Complex trauma usually occurs as a result of repeated trauma experienced by a child or young person, although it can also occur as a result of experiences as an adult. Some people experience trauma across their lives.
What is Complex Trauma?
As a child or young person:
When you are not protected or cared for as a child or young person, or are hurt or betrayed, it can affect you badly. Some people do not appear to be affected badly and may not be. Others might not recognise the effects of their trauma until much later. It is important to know that people can and do recover from even early trauma. It may not always seem like recovery is possible but holding onto the hope of recovery is very important. Sometimes other people can do this for you when you can’t do it for yourself.
Sometimes a parent or person caring for a child has their own trauma experiences, and they are still affecting them. These include having a mental illness, misusing drugs or alcohol, or being physically or emotionally unavailable. Often this is made worse because of a family’s situation such as not having enough money or being discriminated against. Many situations can cause complex trauma in childhood.
People who were emotionally, physically or sexually abused or physically or emotionally neglected, bullied, cyberbullied, exploited, trafficked or subjected to forced adoption practices as a child or young person often experience complex trauma. So can people who experienced or witnessed violence in the community or in the home and family when they were growing up. Being culturally dislocated such as occurs with young refugees or asylum seekers and many of our own First Nations children and young people, as well as being discriminated against such as often occurs for children and young people with disability, those from the LGBTIQ+ community and from multicultural communities are other causes. There are lot of possible ways in which children and young people can experience repeated trauma.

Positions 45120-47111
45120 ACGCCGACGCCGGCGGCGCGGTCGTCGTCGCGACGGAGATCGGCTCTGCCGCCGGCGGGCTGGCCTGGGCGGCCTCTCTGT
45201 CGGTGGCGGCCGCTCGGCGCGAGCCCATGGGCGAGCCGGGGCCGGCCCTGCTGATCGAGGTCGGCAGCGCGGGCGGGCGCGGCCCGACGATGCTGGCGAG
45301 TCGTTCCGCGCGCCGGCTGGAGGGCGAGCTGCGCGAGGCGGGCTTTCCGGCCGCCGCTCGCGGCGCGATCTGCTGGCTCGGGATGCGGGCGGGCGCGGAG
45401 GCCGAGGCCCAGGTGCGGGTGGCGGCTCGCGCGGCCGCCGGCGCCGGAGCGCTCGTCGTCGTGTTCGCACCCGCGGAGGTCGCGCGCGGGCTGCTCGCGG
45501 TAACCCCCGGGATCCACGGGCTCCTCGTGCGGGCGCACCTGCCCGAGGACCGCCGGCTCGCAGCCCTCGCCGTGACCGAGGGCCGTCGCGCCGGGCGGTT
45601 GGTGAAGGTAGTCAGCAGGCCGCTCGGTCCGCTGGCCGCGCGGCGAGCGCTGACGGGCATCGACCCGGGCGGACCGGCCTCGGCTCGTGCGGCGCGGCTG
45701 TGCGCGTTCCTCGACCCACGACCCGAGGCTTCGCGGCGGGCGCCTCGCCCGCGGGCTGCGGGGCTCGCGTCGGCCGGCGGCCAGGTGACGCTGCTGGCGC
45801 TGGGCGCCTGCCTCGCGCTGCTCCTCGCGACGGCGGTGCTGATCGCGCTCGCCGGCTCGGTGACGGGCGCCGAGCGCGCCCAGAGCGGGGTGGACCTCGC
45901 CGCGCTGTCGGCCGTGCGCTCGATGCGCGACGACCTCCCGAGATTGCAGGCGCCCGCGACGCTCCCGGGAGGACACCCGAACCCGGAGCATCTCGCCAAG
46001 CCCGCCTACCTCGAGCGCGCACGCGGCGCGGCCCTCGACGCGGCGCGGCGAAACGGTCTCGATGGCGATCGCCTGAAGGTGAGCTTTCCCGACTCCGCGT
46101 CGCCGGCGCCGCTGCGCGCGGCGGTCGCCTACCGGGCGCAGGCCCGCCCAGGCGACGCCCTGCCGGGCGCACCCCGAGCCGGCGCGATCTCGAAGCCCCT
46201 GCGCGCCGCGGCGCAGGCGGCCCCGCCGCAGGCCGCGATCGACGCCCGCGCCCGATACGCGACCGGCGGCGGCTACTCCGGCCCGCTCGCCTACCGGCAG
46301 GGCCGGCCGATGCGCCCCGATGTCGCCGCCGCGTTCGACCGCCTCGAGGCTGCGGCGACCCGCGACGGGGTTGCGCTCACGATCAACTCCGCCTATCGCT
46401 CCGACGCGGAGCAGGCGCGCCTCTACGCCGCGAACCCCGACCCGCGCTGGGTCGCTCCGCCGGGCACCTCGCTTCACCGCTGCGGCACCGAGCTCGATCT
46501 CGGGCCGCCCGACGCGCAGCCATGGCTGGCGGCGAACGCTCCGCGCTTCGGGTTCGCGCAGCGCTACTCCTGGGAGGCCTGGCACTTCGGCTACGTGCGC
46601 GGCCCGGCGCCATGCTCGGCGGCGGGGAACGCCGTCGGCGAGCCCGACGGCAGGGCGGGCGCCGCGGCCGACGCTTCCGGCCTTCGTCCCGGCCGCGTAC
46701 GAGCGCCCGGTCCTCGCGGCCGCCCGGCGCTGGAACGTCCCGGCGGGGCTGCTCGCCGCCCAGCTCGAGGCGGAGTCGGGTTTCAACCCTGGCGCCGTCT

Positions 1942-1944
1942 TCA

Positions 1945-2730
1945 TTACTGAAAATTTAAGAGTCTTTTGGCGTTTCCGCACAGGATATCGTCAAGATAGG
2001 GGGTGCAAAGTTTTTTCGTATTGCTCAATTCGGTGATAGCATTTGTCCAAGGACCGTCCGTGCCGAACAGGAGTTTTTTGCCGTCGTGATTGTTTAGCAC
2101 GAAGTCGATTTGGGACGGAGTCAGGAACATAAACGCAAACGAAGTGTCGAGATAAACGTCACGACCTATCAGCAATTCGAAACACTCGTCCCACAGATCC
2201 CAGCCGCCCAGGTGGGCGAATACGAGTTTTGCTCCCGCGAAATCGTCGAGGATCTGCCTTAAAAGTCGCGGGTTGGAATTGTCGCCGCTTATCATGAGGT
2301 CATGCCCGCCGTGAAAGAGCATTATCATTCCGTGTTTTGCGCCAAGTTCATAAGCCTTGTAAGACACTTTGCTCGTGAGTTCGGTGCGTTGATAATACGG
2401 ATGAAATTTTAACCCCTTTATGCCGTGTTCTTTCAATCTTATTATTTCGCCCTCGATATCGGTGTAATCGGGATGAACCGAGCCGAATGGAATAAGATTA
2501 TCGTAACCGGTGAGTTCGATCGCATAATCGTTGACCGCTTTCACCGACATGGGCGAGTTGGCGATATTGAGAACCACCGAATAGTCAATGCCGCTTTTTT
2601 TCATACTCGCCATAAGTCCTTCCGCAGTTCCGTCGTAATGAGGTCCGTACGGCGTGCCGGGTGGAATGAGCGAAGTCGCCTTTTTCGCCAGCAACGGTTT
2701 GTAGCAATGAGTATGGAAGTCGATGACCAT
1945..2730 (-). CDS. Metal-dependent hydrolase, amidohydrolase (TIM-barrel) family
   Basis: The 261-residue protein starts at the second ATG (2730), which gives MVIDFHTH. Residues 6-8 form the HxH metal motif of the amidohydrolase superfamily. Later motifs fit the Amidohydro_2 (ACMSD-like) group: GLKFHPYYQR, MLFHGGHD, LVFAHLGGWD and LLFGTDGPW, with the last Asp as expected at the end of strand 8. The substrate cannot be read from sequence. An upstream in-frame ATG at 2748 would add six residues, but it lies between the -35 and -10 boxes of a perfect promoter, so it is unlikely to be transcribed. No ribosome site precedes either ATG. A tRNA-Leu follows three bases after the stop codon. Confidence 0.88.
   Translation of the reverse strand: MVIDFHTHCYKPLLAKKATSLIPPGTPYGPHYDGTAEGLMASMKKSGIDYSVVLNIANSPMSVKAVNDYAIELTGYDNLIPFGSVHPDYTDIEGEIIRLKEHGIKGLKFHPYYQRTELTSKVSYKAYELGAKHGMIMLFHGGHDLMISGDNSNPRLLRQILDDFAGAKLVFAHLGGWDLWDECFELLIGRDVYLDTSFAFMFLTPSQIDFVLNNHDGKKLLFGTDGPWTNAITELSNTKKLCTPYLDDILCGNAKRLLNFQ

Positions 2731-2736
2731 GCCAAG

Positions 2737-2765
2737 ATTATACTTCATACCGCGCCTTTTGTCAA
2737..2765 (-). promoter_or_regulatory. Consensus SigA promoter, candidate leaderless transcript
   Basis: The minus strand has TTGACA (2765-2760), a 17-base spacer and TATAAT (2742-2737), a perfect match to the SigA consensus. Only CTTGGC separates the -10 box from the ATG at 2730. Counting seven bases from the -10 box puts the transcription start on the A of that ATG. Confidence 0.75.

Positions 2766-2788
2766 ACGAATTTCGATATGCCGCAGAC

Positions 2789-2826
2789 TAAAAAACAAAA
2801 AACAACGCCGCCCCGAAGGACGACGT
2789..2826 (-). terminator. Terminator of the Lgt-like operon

As an adult:
Complex trauma is not always the result of childhood trauma. It can also occur as a result of adults’ experience of violence in the home, family, neighbourhood and workplace. It can be physical, sexual, emotional, verbal, financial or spiritual. Other causes are violence in the community such as civil unrest, war trauma or genocide, refugee and asylum seeker trauma, sexual exploitation and trafficking, extreme medical trauma and repeated deployments such as for emergency personnel, armed forces. Often people who have experienced trauma experience repeated trauma when seeking help. This is called re-traumatisation, and is often not intention. Being trauma-informed can reduce the possibility of re-traumatisation.
- usually occurs between people
- can occur when you experience repeated trauma as a child, young person or adult
- often involves ‘being or feeling’ trapped
- is often planned, extreme, ongoing and/or repeated
- often has impacts which can last a long time
- can cause you to feel ashamed
- can stop you feeling safe and being able to trust
- can make you feel bad about yourself
- can make it hard for you to manage your feelings
- can mean that you use different coping strategies such as alcohol and drugs, self-harm, over- or under-eating or over-working
- can affect your physical and mental health and your wellbeing
- can affect your relationships and your ability to manage your daily life
What is the difference between complex trauma and the trauma from a one-off incident?
We call trauma which happens with one off events: single incident trauma. Single incident trauma is often associated with Post Traumatic Stress Disorder (PTSD). People can experience single incident trauma from a bushfire, flood, sexual or physical assault in adulthood, or from fighting in a war. While people with experiences of complex trauma may also experience PTSD, complex trauma often causes greater impacts than those of PTSD alone.